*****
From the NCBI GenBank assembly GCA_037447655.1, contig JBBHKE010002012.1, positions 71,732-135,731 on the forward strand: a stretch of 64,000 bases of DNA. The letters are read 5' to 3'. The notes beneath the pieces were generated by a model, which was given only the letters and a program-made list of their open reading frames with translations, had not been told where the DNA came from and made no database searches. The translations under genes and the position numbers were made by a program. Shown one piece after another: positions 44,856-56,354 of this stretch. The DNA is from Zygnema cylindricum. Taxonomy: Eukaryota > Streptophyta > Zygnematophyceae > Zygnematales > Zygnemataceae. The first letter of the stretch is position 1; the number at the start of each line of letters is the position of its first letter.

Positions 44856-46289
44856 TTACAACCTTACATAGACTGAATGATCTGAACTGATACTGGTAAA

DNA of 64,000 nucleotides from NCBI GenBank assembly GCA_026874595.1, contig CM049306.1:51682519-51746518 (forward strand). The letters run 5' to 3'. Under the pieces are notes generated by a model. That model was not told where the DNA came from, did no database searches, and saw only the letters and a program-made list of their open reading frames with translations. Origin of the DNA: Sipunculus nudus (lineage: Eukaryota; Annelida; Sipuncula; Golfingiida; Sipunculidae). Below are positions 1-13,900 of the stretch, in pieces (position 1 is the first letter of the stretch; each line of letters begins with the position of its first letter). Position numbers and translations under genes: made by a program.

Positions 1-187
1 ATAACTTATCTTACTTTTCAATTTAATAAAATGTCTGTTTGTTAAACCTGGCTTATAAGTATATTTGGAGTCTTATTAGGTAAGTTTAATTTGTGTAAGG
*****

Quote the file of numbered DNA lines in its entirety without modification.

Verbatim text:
From the NCBI GenBank assembly GCA_037447655.1, contig JBBHKE010002012.1, positions 71,732-135,731 on the forward strand: a stretch of 64,000 bases of DNA. The letters are read 5' to 3'. The notes beneath the pieces were generated by a model, which was given only the letters and a program-made list of their open reading frames with translations, had not been told where the DNA came from and made no database searches. The translations under genes and the position numbers were made by a program. Shown one piece after another: positions 44,856-56,354 of this stretch. The DNA is from Zygnema cylindricum. Taxonomy: Eukaryota > Streptophyta > Zygnematophyceae > Zygnematales > Zygnemataceae. The first letter of the stretch is position 1; the number at the start of each line of letters is the position of its first letter.

Positions 44856-46289
44856 TTACAACCTTACATAGACTGAATGATCTGAACTGATACTGGTAAA

DNA of 64,000 nucleotides from NCBI GenBank assembly GCA_026874595.1, contig CM049306.1:51682519-51746518 (forward strand). The letters run 5' to 3'. Under the pieces are notes generated by a model. That model was not told where the DNA came from, did no database searches, and saw only the letters and a program-made list of their open reading frames with translations. Origin of the DNA: Sipunculus nudus (lineage: Eukaryota; Annelida; Sipuncula; Golfingiida; Sipunculidae). Below are positions 1-13,900 of the stretch, in pieces (position 1 is the first letter of the stretch; each line of letters begins with the position of its first letter). Position numbers and translations under genes: made by a program.

Positions 1-187
1 ATAACTTATCTTACTTTTCAATTTAATAAAATGTCTGTTTGTTAAACCTGGCTTATAAGTATATTTGGAGTCTTATTAGGTAAGTTTAATTTGTGTAAGG